Toronto businessman Nazim Gillani will tell a Commons committee tomorrow about his "lack of criminal ties" and "his lack of involvement with cocaine," according to his spokesman.
Brian Kilgore told The Globe and Mail today that Mr. Gillani will take nine minutes and 20 seconds for his opening remarks, in which he will address what he believes are some of the "common misconceptions" in his story.
Mr. Gillani is at the centre of lobbying and influence peddling allegations against Rahim Jaffer, the former Conservative MP. The businessman had said in an email that Mr. Jaffer could give him and his clients access to the Prime Minister's Office.
He will appear by himself before the government operations committee tomorrow. His business partner, Mike Mihelic, was also scheduled to testify but was stricken from the witness list yesterday.
Both men are facing fraud charges. Mr. Kilgore says Mr. Mihelic's invitation to the committee was withdrawn as the bail conditions on the fraud case preclude the two men from being in the same room together.
It was after a business dinner with Mr. Gillani last September that Mr. Jaffer was charged with drunk driving and cocaine possession. The charges were later dropped and he was fined for careless driving.
There have also been reports of Mr. Gillani's links to organized crime. Mr. Kilgore says the businessman will address these issues tomorrow before the Commons committee.
As well, Mr. Gillani will talk about the "whole issue of the timeline in regard to the relationship between Nazim's company and Jaffer and Glémaud's company where you will remember Jaffer said there were no synergies and they stopped relations … so, we speak to that."
Mr. Jaffer is a partner with Patrick Glémaud in Green Power Generation Corp. Last week, he appeared before the same Commons committee, saying he had "exploratory meetings" with Mr. Gillani and then decided not to work with him.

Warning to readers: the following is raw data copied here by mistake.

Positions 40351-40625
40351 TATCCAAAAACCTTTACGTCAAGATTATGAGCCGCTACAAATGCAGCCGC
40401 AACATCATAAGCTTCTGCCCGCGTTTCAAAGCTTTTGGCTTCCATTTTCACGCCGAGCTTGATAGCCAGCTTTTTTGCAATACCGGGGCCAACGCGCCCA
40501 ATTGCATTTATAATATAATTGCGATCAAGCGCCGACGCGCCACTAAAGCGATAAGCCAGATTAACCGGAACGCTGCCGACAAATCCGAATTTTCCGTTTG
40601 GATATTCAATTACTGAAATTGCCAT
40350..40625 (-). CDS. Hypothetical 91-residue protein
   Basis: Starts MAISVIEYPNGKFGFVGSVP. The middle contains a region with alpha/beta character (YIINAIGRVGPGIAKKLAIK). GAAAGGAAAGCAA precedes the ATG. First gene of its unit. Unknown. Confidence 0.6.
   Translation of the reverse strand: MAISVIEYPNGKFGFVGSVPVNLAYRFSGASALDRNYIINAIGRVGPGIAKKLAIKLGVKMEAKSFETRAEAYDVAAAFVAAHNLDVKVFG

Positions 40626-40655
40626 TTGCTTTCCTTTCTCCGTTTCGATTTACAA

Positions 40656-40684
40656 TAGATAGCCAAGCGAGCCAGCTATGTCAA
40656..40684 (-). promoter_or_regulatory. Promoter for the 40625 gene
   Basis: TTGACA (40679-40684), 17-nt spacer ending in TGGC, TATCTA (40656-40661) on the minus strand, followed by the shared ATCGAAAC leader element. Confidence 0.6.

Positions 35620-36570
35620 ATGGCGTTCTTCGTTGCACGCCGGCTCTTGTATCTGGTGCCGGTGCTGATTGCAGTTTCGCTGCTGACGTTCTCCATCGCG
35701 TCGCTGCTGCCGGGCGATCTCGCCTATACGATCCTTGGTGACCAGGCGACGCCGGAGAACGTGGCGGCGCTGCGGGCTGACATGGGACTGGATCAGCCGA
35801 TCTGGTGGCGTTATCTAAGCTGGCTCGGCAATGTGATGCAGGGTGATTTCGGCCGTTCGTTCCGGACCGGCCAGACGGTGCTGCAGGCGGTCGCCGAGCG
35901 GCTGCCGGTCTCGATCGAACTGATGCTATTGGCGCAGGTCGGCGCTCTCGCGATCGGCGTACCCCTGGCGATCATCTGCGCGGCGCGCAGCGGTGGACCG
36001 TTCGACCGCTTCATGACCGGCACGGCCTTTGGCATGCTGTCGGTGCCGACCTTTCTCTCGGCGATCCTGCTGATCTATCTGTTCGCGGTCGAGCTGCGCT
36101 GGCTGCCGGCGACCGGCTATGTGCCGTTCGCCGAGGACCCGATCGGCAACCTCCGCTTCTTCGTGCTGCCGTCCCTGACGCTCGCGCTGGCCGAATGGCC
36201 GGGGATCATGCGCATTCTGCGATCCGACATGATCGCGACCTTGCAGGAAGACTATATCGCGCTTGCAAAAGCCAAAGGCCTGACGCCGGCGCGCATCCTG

But the suggestion is that there was more to their business relationship than Mr. Jaffer has indicated. And Mr. Gillani, Mr. Kilgore says, is a consummate record-keeper; he has piles of emails and records about his business dealings.
Meanwhile, there are new revelations every day about the activities of Mr. Jaffer and his wife, former status of women minister Helena Guergis.
Not only was it revealed that Mr. Jaffer met with a senior member of Environment Minister Jim Prentice's staff in Ms. Guergis's ministerial office, but he is also said to have sent an unsolicited email to the office of Industry Minister Tony Clement.
CTV Ottawa bureau chief Robert Fife reported on the email last night, noting that Mr. Clement's office did not pursue it. However, the information has been now sent to the Office of the Commissioner of Lobbying.
That brings to four the number of Conservative cabinet ministers who have asked the lobbying watchdog to investigate Mr. Jaffer. This after former MP testified last week that he didn't use his connections to enhance his private business interests.
And the Halifax Chronicle-Herald's Stephen Maher has tracked down another strand of the story, involving an "unauthorized" trip to Belize by Mr. Jaffer and Ms. Guergis in 2008. The Toronto Star has reported on allegations by a private investigator that the pair were using offshore holding companies based in the Caribbean country.
Last week, Mr. Jaffer hedged at the committee when asked if he had ever traveled to Belize.